JCRC UPDATE | July 24, 2014

by Matt Goldberg, Director
Jewish Community Relations Council

The most recent news from Israel is, unfortunately, not very good. In the beginning, Israel fared relatively well during the air war, and the effectiveness of the anti-missile Iron Dome system must have frustrated Hamas, as it was stopping terrorist missiles before they could harm Israeli citizens.

During this time, damage in Israel was relatively light, despite the massive amounts of rockets launched by Hamas. Israel’s attacks in Gaza appeared (according to Israeli analysts) to be reducing the stockpile of missiles. Israelis seemed to be united in support of doing everything possible to eliminate the missile threat from Gaza.

However, things are getting more difficult as the days go by. Israel discovered that its greatest threat might not come from missiles in the air, but terrorists underground. Hamas has built miles of tunnels for the purpose of storing weapons and tunneling into Israel to commit terrorist acts. (See JTA story.)

In one incident, 13 terrorists emerged from a tunnel just a kilometer from a Kibbutz. And this threat served as the catalyst for the recent ground invasion.

So far, Israel has lost 27 soldiers, with many more wounded. And despite Israel’s cautious measures to spare civilian life (such as dropping warning leaflets and placing phone calls to intended target areas) the casualties on the Palestinian side are far, far higher, over 600 now killed, the majority of whom are civilians.

As expected, protests around the world against Israel’s military actions continue to gain traction. And pockets of world opinion – whether fueled by misinformation, a hatred of Israel or other political forces – may soon begin to turn.

The question for Israel is: will they continue to fight or to seek the first opportunity for a ceasefire. Israel has already agreed to three ceasefires in this conflict, each of which Hamas has ignored. But now, Israel seems more reluctant to push for a ceasefire, as it does not want any tunnel infrastructure intact when the fighting stops.

Israel’s military leadership is now saying that they will need another two weeks on the ground to destroy the terrorist infrastructure Hamas has created. But two more weeks on the ground means more Israeli soldiers killed, more Palestinian civilians killed, and more rockets launched at Israeli cities. It’s a decision that no doubt weighs heavily on the hearts and minds of Israel’s leaders.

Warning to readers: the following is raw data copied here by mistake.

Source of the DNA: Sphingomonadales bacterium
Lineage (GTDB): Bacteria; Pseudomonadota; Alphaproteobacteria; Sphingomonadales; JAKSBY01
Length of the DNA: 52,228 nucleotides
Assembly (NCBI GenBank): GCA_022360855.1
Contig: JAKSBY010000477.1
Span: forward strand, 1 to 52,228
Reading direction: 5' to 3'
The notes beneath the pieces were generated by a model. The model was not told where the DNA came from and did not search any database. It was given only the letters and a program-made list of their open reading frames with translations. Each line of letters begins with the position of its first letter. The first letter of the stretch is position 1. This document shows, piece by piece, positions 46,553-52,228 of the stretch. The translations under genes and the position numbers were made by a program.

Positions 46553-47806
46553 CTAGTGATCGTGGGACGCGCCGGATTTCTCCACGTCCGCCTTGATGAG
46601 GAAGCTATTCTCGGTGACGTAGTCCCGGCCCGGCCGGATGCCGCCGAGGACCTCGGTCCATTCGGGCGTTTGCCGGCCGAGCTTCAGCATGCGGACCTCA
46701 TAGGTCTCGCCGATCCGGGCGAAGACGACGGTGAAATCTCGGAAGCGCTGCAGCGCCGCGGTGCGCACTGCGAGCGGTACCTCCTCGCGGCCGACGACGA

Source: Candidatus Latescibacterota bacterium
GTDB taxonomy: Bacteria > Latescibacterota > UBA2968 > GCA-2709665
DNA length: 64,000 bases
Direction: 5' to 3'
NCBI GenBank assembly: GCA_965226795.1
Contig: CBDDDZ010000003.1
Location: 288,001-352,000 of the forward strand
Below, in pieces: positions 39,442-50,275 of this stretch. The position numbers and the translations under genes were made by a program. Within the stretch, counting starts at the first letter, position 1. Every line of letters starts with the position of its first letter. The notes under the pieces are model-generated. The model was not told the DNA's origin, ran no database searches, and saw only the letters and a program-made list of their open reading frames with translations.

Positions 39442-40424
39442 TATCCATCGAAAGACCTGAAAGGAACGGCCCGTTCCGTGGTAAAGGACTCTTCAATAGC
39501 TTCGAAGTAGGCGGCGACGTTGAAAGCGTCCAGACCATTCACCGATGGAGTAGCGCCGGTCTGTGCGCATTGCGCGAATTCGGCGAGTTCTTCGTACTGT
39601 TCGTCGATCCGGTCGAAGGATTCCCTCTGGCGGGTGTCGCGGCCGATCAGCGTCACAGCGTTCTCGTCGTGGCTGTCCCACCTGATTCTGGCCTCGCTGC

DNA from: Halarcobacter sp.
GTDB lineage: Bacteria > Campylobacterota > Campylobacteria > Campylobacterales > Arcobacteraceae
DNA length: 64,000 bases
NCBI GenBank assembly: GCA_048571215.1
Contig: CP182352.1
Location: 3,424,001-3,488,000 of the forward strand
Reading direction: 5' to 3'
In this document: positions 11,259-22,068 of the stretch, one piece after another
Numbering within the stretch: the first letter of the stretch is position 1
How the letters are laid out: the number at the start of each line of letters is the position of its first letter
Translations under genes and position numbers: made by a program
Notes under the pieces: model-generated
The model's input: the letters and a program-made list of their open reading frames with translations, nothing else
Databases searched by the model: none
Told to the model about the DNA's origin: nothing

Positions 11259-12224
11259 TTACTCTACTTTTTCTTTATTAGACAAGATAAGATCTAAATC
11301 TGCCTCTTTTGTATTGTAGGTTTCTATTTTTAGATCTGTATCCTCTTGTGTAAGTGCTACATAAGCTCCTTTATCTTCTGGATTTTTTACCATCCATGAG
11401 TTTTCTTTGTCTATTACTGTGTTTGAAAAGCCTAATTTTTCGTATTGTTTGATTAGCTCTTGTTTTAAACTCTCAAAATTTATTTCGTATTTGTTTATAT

Furthermore, in another development, in response to a Hamas missile strike within three miles of Ben Gurion Airport, most major airlines have suspended flights into and out of Israel. This heightens the economic impact of the war on Israel and her people.

Many difficult decisions will play out in the coming days, as Israel seeks to balance respect for life of its soldiers and the Palestinian people with its own need for security for the lives of Israel’s citizens.
Israel and the World
Many major leaders of our global community have been vocal in support of Israel’s right to defend itself and the pains Israel is taking to reduce casualties in this conflict. The international community also recognizes how Hamas cynically uses its citizens to protect its arsenal of weapons. The fact that Hamas has used its resources to build heavily-fortified tunnels for its terrorists, but no bomb shelters for its citizens, further adds to their reputation of being careless with the lives of their own citizens. In fact, many believe Hamas is counting on a high death toll of its citizens to help drive publicity for its cause. But in some circles, Israel is demonized worse than ever.

In Paris, demonstrations against Israel grew so violent that they had to be outlawed by the authorities. Jewish shops were attacked, and synagogues as well. Jews were attacked in the street – assaulted in broad daylight.

Anti-Israel demonstrations in Berlin, took a decidedly anti-Jewish tone, with chants against Jews calling them out to fight.

Disturbing images from anti-Israel demonstrations from around the world and even here at home make this issue not just about Israel’s actions, but as its home for the Jewish people.

I hope, as most of us do, that this will be the last war for Israel and her neighbors. That there will be no more rockets, no more tunnels, and nor more grieving families on both sides of the conflict.

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